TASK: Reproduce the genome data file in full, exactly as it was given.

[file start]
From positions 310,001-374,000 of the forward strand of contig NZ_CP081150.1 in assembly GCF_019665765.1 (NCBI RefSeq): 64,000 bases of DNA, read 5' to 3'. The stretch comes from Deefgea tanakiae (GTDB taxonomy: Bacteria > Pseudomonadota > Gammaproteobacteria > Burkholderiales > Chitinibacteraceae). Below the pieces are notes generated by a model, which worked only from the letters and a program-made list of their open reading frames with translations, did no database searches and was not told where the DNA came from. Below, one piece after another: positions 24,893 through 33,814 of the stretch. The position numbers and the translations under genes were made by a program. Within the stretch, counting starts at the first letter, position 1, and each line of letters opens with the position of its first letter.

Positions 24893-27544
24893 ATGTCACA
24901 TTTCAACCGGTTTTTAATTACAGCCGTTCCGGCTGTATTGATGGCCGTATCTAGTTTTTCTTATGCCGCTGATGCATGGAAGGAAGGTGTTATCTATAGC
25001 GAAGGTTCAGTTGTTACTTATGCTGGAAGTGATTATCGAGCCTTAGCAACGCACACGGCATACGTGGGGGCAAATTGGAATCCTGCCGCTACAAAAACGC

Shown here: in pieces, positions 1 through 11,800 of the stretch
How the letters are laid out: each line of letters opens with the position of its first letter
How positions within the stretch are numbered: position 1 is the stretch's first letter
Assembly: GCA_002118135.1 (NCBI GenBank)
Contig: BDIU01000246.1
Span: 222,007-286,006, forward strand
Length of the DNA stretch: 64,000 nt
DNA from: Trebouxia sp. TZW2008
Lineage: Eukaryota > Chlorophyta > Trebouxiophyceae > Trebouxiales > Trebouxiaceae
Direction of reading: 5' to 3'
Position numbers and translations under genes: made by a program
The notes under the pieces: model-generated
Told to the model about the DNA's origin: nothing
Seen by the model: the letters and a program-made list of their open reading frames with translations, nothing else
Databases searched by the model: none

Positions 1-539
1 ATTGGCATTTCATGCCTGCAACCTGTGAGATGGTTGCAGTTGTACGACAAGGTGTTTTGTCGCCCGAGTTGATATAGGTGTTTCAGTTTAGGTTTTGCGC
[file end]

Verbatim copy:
From positions 310,001-374,000 of the forward strand of contig NZ_CP081150.1 in assembly GCF_019665765.1 (NCBI RefSeq): 64,000 bases of DNA, read 5' to 3'. The stretch comes from Deefgea tanakiae (GTDB taxonomy: Bacteria > Pseudomonadota > Gammaproteobacteria > Burkholderiales > Chitinibacteraceae). Below the pieces are notes generated by a model, which worked only from the letters and a program-made list of their open reading frames with translations, did no database searches and was not told where the DNA came from. Below, one piece after another: positions 24,893 through 33,814 of the stretch. The position numbers and the translations under genes were made by a program. Within the stretch, counting starts at the first letter, position 1, and each line of letters opens with the position of its first letter.

Positions 24893-27544
24893 ATGTCACA
24901 TTTCAACCGGTTTTTAATTACAGCCGTTCCGGCTGTATTGATGGCCGTATCTAGTTTTTCTTATGCCGCTGATGCATGGAAGGAAGGTGTTATCTATAGC
25001 GAAGGTTCAGTTGTTACTTATGCTGGAAGTGATTATCGAGCCTTAGCAACGCACACGGCATACGTGGGGGCAAATTGGAATCCTGCCGCTACAAAAACGC

Shown here: in pieces, positions 1 through 11,800 of the stretch
How the letters are laid out: each line of letters opens with the position of its first letter
How positions within the stretch are numbered: position 1 is the stretch's first letter
Assembly: GCA_002118135.1 (NCBI GenBank)
Contig: BDIU01000246.1
Span: 222,007-286,006, forward strand
Length of the DNA stretch: 64,000 nt
DNA from: Trebouxia sp. TZW2008
Lineage: Eukaryota > Chlorophyta > Trebouxiophyceae > Trebouxiales > Trebouxiaceae
Direction of reading: 5' to 3'
Position numbers and translations under genes: made by a program
The notes under the pieces: model-generated
Told to the model about the DNA's origin: nothing
Seen by the model: the letters and a program-made list of their open reading frames with translations, nothing else
Databases searched by the model: none

Positions 1-539
1 ATTGGCATTTCATGCCTGCAACCTGTGAGATGGTTGCAGTTGTACGACAAGGTGTTTTGTCGCCCGAGTTGATATAGGTGTTTCAGTTTAGGTTTTGCGC